I just want your opinion on a situation/case study I been given for an assignment at university. I would like to use your opinions to make a critical summary and get opinion from computer professionals.

The situation i've been given is that a X works as a project manager and is working on medical equipment at the moment. X and his team have tested the equipment and found serious faults that can cause fatal consequences however regardless of this, company still wishes to go ahead and release the equipment. X has expressed his concerns about this to superiors.

I would like you opinions if you were in such a position - would you try and prevent equipment this from being released and if not and a fatal consequence did occur would you accept reliability. and also would you inform a third party of the malpractice outside the company your employed by in such a serious case? I have looked at the consequences all of this and acts and professional bodies that X may violate (like ACM) but would like to know what the majority of people would do so that I can draw up a conclusion.

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The faults are serious. Yes, I would prevent the equipment from being released and contact a third party about the situation.

Thank you for your reply. I've found that many of you are viewing this thread it would be really great if you could all share your opinions...... also if you think it is ok to do something unethical to achieve a good outcome? eg X does something unethical like violates company data protection act and company & ACM codes of conduct to stop the equipments release.

Well yes, I would do that. Pretty much I would go to any lengths to stop the release of that equipment, worry about my courier later.

Hello Dina,

Your situation and answers will vary largly on if the person in question has a conscience. I also think that the legal people are dangerously close to opening a pandora's box concerning confidentiality agreements.

I know that medical lawsuits are not only naming the hospitals, but the individual doctors and nurses as defendants for a particular case.

I am a firm believer in disclosure of dangerous elements. If I was in such a position, I would consult with supervisors, and if not satisfied, I would contact a lawyer and make sure I was not held personally liable.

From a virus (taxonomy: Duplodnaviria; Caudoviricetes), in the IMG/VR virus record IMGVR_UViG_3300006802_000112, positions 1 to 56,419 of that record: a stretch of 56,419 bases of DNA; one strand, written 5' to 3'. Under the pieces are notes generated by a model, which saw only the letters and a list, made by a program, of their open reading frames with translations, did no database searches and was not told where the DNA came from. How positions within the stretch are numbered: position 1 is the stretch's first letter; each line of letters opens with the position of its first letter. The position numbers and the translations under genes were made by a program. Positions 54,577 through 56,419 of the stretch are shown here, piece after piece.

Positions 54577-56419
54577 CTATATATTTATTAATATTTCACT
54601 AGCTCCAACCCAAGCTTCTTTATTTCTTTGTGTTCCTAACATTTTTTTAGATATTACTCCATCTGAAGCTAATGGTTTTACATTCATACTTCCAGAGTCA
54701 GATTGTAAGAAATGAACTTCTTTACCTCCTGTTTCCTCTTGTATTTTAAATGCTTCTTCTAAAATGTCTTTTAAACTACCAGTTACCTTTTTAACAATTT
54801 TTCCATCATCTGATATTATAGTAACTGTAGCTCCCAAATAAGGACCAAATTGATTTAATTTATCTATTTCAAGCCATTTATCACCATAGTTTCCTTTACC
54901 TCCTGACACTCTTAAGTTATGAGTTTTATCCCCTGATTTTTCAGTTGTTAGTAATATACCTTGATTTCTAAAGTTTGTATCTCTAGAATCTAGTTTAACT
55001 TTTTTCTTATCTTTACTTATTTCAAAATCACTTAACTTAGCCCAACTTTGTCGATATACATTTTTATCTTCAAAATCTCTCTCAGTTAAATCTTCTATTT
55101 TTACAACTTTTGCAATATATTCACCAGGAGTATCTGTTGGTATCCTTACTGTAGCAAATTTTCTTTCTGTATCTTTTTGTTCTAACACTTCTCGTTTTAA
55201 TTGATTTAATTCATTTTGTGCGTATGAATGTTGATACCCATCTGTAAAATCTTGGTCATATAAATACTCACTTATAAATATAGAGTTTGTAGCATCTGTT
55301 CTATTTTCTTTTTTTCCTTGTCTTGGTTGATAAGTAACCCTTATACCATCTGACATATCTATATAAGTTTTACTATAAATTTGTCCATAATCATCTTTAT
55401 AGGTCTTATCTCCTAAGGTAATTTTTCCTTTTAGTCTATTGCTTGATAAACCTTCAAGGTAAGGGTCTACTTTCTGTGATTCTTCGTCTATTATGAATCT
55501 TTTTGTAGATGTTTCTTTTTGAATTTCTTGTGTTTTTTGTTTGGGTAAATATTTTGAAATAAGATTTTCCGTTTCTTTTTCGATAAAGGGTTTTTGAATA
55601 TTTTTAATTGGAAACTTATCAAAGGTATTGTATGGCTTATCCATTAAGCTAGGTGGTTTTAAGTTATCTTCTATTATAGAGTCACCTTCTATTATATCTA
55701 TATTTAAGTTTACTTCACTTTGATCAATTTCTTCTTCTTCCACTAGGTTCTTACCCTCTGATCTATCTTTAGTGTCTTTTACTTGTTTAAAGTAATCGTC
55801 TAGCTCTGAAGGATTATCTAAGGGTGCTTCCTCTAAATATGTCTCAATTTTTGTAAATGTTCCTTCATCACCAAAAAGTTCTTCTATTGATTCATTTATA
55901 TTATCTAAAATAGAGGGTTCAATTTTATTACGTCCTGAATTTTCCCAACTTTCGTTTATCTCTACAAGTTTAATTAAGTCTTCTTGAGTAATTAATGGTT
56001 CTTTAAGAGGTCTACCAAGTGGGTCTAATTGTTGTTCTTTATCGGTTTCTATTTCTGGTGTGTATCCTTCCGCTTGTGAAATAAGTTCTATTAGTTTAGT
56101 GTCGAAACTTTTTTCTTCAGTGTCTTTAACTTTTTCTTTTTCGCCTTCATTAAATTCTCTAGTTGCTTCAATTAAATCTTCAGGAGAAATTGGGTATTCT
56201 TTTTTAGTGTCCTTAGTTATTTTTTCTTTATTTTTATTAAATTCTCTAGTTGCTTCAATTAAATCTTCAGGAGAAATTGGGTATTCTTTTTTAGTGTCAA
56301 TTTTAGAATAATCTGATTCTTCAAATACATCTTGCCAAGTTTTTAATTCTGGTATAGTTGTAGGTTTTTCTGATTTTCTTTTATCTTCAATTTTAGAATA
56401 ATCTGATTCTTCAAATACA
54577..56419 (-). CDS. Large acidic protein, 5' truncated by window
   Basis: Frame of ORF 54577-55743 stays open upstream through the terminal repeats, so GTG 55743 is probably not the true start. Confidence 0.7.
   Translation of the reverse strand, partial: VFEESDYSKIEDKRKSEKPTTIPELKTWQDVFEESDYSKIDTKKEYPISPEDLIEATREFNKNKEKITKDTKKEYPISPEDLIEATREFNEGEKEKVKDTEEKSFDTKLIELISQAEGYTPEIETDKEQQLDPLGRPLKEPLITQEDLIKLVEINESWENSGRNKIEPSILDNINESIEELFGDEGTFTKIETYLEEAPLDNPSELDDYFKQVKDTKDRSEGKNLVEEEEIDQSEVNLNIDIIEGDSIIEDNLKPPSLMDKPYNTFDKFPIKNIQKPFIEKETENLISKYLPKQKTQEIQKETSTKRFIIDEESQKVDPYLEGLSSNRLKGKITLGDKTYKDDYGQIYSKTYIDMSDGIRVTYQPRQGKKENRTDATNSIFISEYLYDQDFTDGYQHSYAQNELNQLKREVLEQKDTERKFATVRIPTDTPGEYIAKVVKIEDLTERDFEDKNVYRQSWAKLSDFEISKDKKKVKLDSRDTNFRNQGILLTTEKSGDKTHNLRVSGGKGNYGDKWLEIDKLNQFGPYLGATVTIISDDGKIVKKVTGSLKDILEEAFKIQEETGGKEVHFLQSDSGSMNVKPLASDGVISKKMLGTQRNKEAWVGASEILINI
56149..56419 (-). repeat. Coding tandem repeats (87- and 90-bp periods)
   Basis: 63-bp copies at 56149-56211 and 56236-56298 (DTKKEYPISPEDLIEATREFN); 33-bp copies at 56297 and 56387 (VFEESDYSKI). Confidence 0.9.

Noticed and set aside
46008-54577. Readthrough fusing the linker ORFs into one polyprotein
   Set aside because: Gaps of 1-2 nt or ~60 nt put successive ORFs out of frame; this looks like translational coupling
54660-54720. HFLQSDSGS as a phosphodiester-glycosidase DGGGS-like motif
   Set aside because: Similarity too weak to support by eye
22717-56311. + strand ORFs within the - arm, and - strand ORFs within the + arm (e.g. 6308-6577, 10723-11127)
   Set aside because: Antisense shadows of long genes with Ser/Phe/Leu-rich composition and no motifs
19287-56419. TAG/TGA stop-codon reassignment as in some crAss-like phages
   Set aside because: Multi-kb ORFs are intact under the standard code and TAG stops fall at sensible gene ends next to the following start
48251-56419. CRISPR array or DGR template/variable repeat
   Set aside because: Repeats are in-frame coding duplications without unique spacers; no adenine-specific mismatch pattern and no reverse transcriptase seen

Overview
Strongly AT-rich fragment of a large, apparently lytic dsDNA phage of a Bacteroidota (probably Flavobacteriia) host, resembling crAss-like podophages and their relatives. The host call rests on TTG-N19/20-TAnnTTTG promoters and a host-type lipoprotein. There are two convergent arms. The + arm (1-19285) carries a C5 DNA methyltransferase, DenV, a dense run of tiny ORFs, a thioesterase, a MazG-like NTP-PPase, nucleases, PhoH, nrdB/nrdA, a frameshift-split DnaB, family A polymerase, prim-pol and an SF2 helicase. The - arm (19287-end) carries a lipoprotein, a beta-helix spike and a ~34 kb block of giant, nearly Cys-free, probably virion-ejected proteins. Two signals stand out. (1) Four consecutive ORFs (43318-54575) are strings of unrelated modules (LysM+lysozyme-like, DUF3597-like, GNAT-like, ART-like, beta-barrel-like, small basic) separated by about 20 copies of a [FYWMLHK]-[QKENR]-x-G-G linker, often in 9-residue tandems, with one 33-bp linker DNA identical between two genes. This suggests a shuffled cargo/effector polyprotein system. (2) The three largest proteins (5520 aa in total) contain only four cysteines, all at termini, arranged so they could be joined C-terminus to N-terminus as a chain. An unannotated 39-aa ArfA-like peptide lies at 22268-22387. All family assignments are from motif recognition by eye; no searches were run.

A number of companies are also providing employees with a "anonymous" line to tip off malpractice at the company. I would make a report there, and then document it on paper, again providing evidence that I tried to prevent a disaster, and was working for the best interests of both the community, and the corporation.

I wonder if legal opinions would show that confidentiality agreements remove personal liability from the individuals... "Your Honor, I could not prevent the sale of this item because if I would have told the regulatory commission about the defect, I would have violated a confidentiality agreement that I signed. I could not expose my family to damages."

Let us know what you find out.


Just to chime in here if it is not too late....

On the surface it seems simple. Ya, stop that puppy from being released into the world with your name attached because it will kill people.

But, wait, what do you mean by "serious faults"? 1 in 10 are killed? 1 in 100? everyone?

So, say we built a machine to remove brain tumors from people but it killed 1 in 10. How many would die if the machine didn't operate at all? 1 in 3?

Polio vaccines have saved tens of millions from contracting polio, yet about a dozen people a year get Polio from the vaccine. Release it? you bet!

On the other hand, say you work for a tobaco company. Your product that you worked on will kill millions of people, but not for 40+ years.

You work for Firestone and release tires that occasionally explode causing Ford SUV's to roll over. Do you stop them?

You work for Smith and Wesson. Do you send a memo to your boss saying "Hey, this could kill someone!" Probably not.

You work for Microsoft. You release a version 1 of a product with several hundred bugs. Yet, the product makes a ton-o-money for the company. You will fix many of the bugs in version 2. Someone may use your product for a mission-critical application. Do you stop the release?

So, your question is a tough one to give a reply to. I'd like to think that I would not be associated with anything that kills people. Unless I worked for a defense contractor (which I do not). However, I do work on wireless devices, and who knows what we'll discover about them in 10 years?

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